Financial Planning for Divorce After 50

By Andrew T. Gardener, CFP® and Manjula Shaw, CFP®, CDFA®

Facing the potential of divorce can be incredibly difficult, especially for someone married for decades. A study published by the National Center for Family and Marriage Research found that the divorce rate among US citizens over 50 doubled between 1990 and 2010.

People are living longer and may choose to end an unhappy marriage. Some who seek fulfillment and personal growth later in life may find divorce to be the best path. Changing gender roles are also a factor, as women today likely have an independent source of income & assets, are financially stable and have more freedom to choose to end an unhappy marriage.

Financial planning is a critical component of divorce for those aged 50 and older. A CERTIFIED FINANCIAL PLANNER™ professional can help you navigate the many financial issues that can arise with divorce, including these areas:

  • Budgeting: Divorce can significantly impact an individual’s finances. Creating a budget that reflects the new financial reality after divorce is essential. Think of what you need vs. what you want.
    • Marital Home: You built your “forever home.” Now that you may divorce, can you afford to pay the mortgage, property tax and maintenance costs?
    • Health Care Costs: Medical expenditures are a significant financial expense for individuals not yet eligible for Medicare coverage. Build in the cost of health insurance coverage, long-term care planning and other health care issues in your long-term plan.
    • Mortgage, Car Note and Credit Card Balances: Clear your joint debt before the divorce is final. After your divorce, you are still liable for debt incurred during the marriage and, by extension, to your former spouse’s creditors.
  • Financial Affidavit: The courts require the filing of a Financial Affidavit as part of the divorce process. An experienced professional could help identify instances where one party may inflate expense line items.
  • Employer-Sponsored Pension Plans: Depending on when you got married and the years before retirement, the optimal solutions for asset division may vary.
  • Retirement Accounts: 401(k)s and IRAs are often significant financial assets that must be divided during divorce. Tax implications of a $100,000 distribution from a taxable investment differ from those for an IRA valued at $100,000. Division of a 401(k) needs to be done by a qualified domestic relations order (QDRO) to avoid the 20% withholding requirement. The QDRO must be submitted to the courts promptly, as the judge loses authority to sign a document typically after a certain number of days, and rules vary by state.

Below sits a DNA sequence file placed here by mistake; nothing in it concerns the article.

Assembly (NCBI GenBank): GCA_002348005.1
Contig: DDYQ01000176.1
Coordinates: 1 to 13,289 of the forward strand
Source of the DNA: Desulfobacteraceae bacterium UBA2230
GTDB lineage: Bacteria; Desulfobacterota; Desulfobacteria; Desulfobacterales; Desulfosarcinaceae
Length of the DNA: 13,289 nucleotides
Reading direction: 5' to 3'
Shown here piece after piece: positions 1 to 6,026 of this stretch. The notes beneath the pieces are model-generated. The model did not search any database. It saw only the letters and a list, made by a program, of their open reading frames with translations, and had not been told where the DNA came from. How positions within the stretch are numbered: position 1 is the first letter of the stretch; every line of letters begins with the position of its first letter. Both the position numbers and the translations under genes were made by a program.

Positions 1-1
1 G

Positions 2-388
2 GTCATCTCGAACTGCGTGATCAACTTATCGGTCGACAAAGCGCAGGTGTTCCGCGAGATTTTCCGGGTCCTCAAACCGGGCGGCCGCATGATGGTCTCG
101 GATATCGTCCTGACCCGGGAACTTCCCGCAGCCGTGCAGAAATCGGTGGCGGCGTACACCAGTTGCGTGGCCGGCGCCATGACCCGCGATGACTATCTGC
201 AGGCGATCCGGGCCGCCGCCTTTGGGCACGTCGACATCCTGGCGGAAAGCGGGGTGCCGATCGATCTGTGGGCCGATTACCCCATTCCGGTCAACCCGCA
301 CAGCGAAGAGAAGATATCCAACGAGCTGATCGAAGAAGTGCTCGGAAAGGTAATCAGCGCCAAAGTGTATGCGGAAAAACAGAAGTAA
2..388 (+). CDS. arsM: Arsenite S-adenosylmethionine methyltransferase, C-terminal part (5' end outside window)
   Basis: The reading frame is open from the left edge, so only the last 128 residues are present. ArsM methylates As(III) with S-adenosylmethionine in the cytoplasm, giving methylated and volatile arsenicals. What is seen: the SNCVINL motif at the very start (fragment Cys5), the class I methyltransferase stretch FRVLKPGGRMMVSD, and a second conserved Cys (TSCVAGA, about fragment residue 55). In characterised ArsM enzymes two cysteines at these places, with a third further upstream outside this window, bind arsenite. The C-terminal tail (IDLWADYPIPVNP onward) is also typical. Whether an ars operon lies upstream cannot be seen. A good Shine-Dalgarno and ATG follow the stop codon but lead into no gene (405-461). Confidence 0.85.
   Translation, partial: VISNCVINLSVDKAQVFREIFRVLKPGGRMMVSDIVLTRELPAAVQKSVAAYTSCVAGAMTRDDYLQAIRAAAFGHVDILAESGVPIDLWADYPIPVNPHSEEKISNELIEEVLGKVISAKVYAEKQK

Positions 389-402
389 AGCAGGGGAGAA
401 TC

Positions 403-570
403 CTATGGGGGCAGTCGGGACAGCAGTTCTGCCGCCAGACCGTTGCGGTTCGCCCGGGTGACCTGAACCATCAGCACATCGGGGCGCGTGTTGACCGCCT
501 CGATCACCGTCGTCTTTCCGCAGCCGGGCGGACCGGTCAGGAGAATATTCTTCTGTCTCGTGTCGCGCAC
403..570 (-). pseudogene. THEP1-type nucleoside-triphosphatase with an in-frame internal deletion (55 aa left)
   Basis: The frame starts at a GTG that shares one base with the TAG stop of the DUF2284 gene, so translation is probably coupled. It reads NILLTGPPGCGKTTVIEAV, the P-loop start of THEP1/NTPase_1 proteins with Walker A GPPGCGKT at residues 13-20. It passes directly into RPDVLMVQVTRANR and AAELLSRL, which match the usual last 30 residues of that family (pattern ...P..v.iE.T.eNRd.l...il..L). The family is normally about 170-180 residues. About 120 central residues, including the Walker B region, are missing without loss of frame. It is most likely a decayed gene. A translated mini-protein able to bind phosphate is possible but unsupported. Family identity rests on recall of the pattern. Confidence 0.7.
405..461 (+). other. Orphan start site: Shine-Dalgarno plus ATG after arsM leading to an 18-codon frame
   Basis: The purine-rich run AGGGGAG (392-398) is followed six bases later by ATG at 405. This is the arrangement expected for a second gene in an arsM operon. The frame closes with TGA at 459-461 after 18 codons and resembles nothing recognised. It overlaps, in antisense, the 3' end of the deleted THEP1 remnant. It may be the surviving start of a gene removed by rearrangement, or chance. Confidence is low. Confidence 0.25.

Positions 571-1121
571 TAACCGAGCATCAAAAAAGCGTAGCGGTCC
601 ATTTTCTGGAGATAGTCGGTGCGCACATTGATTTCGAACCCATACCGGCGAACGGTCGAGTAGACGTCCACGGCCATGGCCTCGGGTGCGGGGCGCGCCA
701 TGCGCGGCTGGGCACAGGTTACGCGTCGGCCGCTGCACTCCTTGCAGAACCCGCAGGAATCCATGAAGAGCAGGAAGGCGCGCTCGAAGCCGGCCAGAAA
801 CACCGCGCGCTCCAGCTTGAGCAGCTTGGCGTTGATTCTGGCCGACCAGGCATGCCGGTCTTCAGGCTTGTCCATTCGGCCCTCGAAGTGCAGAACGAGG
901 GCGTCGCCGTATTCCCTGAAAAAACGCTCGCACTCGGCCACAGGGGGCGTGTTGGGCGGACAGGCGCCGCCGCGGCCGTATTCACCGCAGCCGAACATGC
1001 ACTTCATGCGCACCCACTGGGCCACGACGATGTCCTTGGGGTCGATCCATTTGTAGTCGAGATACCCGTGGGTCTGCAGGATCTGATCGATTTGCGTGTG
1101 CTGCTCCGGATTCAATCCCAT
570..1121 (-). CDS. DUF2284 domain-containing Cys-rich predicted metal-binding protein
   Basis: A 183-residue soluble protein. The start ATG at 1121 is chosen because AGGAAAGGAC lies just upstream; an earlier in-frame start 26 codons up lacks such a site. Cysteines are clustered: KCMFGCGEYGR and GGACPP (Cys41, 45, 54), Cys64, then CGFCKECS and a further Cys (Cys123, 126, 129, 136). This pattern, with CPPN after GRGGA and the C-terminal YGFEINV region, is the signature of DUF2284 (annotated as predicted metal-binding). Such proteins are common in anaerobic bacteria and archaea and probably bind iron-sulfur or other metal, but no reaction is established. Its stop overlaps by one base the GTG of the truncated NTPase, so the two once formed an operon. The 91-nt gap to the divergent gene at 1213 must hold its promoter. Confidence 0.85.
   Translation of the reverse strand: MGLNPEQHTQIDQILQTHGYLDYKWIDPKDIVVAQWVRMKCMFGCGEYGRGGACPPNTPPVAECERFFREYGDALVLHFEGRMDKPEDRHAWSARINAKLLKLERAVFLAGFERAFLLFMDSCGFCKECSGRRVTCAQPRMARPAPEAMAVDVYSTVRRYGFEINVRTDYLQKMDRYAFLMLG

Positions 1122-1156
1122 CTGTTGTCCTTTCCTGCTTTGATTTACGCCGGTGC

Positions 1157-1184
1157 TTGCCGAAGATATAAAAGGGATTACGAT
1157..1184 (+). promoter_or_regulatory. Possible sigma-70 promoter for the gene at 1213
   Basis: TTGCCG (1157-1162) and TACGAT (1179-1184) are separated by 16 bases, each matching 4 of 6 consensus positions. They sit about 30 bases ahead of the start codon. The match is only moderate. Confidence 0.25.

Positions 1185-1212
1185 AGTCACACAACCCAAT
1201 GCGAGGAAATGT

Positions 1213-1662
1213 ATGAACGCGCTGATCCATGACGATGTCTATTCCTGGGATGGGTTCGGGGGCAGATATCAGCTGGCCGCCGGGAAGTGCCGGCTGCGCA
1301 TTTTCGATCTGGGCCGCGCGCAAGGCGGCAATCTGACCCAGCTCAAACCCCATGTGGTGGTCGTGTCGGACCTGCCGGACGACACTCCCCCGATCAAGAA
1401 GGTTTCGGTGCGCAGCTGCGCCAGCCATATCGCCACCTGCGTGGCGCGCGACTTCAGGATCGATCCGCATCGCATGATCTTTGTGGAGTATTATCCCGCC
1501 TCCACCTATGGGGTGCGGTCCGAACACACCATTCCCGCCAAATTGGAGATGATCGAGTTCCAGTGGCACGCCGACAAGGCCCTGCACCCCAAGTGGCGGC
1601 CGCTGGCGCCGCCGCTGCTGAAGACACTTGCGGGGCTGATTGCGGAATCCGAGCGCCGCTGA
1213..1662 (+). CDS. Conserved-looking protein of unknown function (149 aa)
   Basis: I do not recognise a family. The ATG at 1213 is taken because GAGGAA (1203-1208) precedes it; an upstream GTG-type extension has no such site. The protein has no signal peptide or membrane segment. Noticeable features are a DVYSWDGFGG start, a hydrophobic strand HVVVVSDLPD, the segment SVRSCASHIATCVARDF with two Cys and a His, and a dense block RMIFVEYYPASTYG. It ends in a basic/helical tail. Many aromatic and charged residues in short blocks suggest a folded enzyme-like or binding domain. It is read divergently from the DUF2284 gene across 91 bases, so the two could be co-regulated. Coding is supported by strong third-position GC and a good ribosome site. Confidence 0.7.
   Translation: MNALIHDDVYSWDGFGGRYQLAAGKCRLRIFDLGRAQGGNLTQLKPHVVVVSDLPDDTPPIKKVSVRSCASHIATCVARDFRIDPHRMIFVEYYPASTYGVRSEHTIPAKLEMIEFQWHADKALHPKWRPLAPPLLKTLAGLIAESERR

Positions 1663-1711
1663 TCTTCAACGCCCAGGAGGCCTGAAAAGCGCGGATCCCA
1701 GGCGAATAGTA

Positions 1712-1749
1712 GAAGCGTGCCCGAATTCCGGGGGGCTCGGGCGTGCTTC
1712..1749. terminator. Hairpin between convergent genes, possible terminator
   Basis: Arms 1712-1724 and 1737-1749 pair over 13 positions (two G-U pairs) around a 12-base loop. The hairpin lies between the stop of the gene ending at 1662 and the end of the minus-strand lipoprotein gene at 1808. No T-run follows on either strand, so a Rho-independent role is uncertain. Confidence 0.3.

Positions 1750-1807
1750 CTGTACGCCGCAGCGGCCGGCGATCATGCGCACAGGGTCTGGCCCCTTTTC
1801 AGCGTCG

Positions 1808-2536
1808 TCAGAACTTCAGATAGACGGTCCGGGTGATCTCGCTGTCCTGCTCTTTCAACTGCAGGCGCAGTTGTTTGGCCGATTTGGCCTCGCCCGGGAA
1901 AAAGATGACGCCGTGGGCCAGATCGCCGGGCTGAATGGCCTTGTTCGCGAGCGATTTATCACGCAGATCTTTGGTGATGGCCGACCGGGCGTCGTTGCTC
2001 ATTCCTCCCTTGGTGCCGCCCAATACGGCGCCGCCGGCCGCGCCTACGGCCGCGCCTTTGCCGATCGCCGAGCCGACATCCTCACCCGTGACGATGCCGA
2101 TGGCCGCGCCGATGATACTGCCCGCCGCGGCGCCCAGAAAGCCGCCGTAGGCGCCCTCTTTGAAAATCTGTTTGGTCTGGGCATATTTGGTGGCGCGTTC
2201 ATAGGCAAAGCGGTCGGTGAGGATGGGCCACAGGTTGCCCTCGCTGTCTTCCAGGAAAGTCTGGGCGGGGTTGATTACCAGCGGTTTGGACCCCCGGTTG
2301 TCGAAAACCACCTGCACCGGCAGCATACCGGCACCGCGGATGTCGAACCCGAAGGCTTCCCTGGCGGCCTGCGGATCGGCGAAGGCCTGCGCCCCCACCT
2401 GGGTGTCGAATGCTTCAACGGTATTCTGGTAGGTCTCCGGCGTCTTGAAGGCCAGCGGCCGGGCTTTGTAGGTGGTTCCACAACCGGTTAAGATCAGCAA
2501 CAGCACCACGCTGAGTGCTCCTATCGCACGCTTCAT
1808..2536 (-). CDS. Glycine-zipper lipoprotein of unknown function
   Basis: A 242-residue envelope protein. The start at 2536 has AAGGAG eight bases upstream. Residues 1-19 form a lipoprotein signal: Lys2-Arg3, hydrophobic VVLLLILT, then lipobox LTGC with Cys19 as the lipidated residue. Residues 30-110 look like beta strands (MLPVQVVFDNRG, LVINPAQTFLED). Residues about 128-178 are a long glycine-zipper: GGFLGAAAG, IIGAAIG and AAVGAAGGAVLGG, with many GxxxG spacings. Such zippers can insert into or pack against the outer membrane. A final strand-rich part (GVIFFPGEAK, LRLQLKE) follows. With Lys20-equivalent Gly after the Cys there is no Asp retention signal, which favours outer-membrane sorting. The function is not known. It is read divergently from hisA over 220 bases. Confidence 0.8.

• Deferred Compensation Grants: These can be a significant asset for someone over 50. Request a statement of any grants made and discuss the topic as part of your property division divorce negotiation.
  • Ownership of 529 Plans: The owner of a 529 savings plan must be the custodial parent. The non-custodial owner could change the plan’s beneficiary to other individuals, leaving the original heir without college funding.
  • Health Savings Account (HSA): HSA dollars pay for medical expenses. After the holder reaches age 65, penalty-free distributions can be made for non-medical expenses. It is essential to recognize the value of this asset during divorce negotiation.
  • Social Security Benefits: Social Security benefits may be available to individuals who have been married for at least 10 years. Understanding how Social Security benefits will be impacted by divorce and exploring the best options for claiming financial benefits is essential.


Some financial matters fall into the sphere of family law, rather than financial planning. Family law is the area of law that governs divorce, child custody and other family-related legal issues. These laws are specific to the state of residence. Family law jurisdiction extends to the following:

  • Asset and Debt Division: Assets and debt owned by the couple must be divided fairly between the parties during divorce proceedings. This could be remarkably complex, because individuals may have spent the early years of marriage saving a nest egg.
  • Spousal Support/Alimony: One spouse may have taken on the role of a stay-at-home parent to raise their children. They may have never worked outside the home and need alimony to financially support their lifestyle.
  • Child Custody and Support: Those age 50 and over may have an adult child with disabilities living at home. If the couple cannot agree, the courts can determine the appropriate custody and financial support.


Divorce planning for those over 50 requires careful consideration of emotional, legal, and financial factors. The trend of increasing divorce rates among this age group makes it imperative for individuals to plan appropriately. The family law and financial planning considerations discussed above are crucial aspects of divorce planning and asset division. Working with qualified professionals, including a divorce attorney and a CFP® professional, can help ensure that you address all divorce planning aspects.